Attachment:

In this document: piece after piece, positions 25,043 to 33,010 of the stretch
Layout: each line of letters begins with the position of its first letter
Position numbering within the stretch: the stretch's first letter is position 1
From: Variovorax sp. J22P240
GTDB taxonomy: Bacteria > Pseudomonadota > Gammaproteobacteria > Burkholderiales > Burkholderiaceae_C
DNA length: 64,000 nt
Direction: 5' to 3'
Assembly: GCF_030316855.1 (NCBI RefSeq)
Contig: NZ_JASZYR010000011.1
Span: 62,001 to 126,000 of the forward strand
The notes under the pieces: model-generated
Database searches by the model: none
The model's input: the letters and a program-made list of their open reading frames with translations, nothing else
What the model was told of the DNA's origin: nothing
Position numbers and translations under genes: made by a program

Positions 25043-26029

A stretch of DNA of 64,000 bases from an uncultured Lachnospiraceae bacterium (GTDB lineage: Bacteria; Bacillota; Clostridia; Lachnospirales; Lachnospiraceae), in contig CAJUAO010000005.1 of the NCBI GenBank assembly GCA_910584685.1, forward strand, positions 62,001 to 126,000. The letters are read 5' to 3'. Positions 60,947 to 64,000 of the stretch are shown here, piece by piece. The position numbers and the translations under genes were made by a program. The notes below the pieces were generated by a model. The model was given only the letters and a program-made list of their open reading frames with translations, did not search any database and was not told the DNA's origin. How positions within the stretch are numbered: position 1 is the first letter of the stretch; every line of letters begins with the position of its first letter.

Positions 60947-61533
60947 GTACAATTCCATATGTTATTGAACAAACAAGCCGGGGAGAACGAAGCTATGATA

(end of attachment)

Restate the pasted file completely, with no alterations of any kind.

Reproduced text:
In this document: piece after piece, positions 25,043 to 33,010 of the stretch
Layout: each line of letters begins with the position of its first letter
Position numbering within the stretch: the stretch's first letter is position 1
From: Variovorax sp. J22P240
GTDB taxonomy: Bacteria > Pseudomonadota > Gammaproteobacteria > Burkholderiales > Burkholderiaceae_C
DNA length: 64,000 nt
Direction: 5' to 3'
Assembly: GCF_030316855.1 (NCBI RefSeq)
Contig: NZ_JASZYR010000011.1
Span: 62,001 to 126,000 of the forward strand
The notes under the pieces: model-generated
Database searches by the model: none
The model's input: the letters and a program-made list of their open reading frames with translations, nothing else
What the model was told of the DNA's origin: nothing
Position numbers and translations under genes: made by a program

Positions 25043-26029

A stretch of DNA of 64,000 bases from an uncultured Lachnospiraceae bacterium (GTDB lineage: Bacteria; Bacillota; Clostridia; Lachnospirales; Lachnospiraceae), in contig CAJUAO010000005.1 of the NCBI GenBank assembly GCA_910584685.1, forward strand, positions 62,001 to 126,000. The letters are read 5' to 3'. Positions 60,947 to 64,000 of the stretch are shown here, piece by piece. The position numbers and the translations under genes were made by a program. The notes below the pieces were generated by a model. The model was given only the letters and a program-made list of their open reading frames with translations, did not search any database and was not told the DNA's origin. How positions within the stretch are numbered: position 1 is the first letter of the stretch; every line of letters begins with the position of its first letter.

Positions 60947-61533
60947 GTACAATTCCATATGTTATTGAACAAACAAGCCGGGGAGAACGAAGCTATGATA